Saturday, December 27, 2008

Merry (Belated) Blechmas

You'd be surprised to hear it, but I'm not a big fan of Christmas. I mean, I like the idea of Christmas, and I often wear an Elf hat and excitedly shout "Christmas! Christmas! Christmas!" in the hopes that I'll get psyched, but at the end of the season, I'm as far from psyched as one can get.

I'm not into gifts, and that's really the reason for the season, isn't it? Just watch any Family Matters Christmas special (and I did, courtesy of Nick at Nite), and it always ends with them opening a mountain of presents. Eddie got that new boom box he wanted! It just adds up to too much clutter, and really, is that the payoff to 20 minutes of Christmas spirit? Presents?

I hate giving gifts! It's hard to figure out what to get people that isn't teh suck. One of my friends told me her family gave up on the act of gift-giving because it's basically "giving garbage to each other." And I agree! So much of the time, it's giving something people don't want or need. Maybe that's just my experience... or I'm terrible at giving gifts.

Buying gifts stresses me out so much, probably brought on by a lifetime of watching Christmas specials and being told it's very important to get the perfect thing, and I can never figure it out.

Then I thought about it, like, "What does Sarah really like?" and I got this very cool (to me) piece of gerbil artwork:


But let me tell you the ordeal it took to get this damn thing. First off, it was on eBay, but I couldn't Buy It Now, then it came in from France, and there was this huge self-induced stress of "Will it get here in time?" (since we both left town for the holidays), then I had to try and get the damn thing framed, and the whole thing was a nightmare.

Then I felt a little guilty because she got me a present I really liked, seriously, one of my favorite presents of all time: Super Smash Bros. Brawl for Wii. I've rarely gotten good gifts in my life, so it was a nice surprise. It perfectly fit my definition of a good gift - it's something I want (I really, really, really love this game) but would never buy for myself.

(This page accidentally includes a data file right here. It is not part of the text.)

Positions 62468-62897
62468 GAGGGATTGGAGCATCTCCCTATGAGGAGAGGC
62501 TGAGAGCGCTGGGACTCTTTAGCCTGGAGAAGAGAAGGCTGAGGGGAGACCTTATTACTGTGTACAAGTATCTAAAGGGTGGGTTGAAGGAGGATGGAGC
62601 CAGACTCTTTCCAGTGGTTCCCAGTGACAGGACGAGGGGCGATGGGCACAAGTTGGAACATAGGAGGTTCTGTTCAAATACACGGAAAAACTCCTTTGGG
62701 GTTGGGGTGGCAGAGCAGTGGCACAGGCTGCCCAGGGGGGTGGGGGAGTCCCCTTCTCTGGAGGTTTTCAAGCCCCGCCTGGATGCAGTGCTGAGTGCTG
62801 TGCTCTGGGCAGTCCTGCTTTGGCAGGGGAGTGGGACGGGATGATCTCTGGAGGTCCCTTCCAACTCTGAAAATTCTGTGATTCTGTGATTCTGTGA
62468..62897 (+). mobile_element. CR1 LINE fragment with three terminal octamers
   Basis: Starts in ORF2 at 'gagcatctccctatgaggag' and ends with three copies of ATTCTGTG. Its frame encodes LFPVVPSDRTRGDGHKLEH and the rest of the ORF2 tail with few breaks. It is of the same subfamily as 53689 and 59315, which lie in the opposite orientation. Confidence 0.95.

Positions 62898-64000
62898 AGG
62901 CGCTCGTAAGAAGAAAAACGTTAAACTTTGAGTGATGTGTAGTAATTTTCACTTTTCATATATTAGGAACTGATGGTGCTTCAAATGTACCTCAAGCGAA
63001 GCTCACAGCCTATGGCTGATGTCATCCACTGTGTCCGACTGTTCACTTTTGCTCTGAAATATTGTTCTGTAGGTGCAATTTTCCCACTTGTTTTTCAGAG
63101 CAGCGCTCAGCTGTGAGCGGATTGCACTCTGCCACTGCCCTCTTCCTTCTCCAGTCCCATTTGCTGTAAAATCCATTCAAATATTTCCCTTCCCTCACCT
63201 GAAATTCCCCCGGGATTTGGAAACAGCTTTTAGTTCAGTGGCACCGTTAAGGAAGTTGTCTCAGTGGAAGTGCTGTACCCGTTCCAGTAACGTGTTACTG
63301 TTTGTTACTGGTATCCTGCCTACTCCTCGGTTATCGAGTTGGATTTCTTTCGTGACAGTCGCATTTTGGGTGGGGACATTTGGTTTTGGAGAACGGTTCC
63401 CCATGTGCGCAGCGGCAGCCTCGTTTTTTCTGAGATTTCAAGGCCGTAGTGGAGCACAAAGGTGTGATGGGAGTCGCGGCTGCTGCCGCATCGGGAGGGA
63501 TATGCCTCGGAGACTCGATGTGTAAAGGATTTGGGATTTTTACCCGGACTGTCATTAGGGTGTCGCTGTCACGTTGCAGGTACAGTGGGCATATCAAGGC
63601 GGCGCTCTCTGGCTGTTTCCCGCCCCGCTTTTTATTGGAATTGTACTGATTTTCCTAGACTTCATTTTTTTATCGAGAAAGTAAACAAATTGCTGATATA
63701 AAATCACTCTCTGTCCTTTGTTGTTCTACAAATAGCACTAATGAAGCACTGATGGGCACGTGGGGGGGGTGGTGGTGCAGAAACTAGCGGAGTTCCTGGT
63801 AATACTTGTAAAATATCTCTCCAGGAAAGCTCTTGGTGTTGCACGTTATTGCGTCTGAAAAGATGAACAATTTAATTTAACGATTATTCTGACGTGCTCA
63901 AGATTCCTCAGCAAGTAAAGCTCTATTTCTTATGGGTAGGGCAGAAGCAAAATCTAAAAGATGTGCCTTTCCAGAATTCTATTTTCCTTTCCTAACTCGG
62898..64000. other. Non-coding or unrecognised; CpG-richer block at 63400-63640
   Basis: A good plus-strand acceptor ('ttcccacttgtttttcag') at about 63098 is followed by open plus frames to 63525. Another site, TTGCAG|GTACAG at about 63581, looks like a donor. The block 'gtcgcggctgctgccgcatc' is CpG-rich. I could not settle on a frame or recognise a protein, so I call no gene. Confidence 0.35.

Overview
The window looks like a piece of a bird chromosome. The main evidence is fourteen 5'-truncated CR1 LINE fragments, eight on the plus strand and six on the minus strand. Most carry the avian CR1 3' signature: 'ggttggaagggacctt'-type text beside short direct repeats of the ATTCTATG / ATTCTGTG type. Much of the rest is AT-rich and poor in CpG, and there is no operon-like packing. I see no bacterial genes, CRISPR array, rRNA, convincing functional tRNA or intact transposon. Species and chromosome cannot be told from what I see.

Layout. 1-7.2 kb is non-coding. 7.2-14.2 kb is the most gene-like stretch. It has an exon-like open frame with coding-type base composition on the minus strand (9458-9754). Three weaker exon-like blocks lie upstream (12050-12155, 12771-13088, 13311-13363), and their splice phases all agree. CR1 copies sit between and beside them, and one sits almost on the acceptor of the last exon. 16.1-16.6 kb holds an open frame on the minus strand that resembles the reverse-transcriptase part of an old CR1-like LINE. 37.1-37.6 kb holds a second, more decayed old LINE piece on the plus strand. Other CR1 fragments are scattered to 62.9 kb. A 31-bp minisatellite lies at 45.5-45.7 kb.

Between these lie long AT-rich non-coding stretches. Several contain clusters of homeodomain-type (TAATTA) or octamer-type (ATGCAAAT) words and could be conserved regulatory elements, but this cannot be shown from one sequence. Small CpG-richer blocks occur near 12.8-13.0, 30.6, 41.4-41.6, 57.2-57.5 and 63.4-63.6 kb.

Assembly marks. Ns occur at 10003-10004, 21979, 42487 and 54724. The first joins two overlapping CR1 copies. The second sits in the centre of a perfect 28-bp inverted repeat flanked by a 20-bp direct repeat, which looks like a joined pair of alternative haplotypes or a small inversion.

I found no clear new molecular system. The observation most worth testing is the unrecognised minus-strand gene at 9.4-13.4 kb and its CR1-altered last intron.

Most years, I try and alleviate this holiday hatred by taking part in the New York Cares Winter Wishes campaign. One would think making poor kids happy would make me feel better (and that's a selfish reason to take part in a charity, isn't it?), but no! All I remember from years past is how difficult and crappy it was finding and sending these gifts, and always being late about it, and feeling bad.

And yet, I enjoy those bad memories in the same way Oscar the Grouch enjoys hating the world. Ask me about how I had to deliver a very heavy wagon (admittedly, a really cool gift, I'm glad that today's youth still appreciate the classics) during the MTA transit strike a few years ago. I almost died.

Sometimes I feel like Charlie Brown, but on that note, even though I subjugated Sarah to hours of Christmas specials and I watch them in the hopes of finding spiritual fulfillment, they still piss me off. They're too trite and easy and never delve into a deeper meaning of the holidays.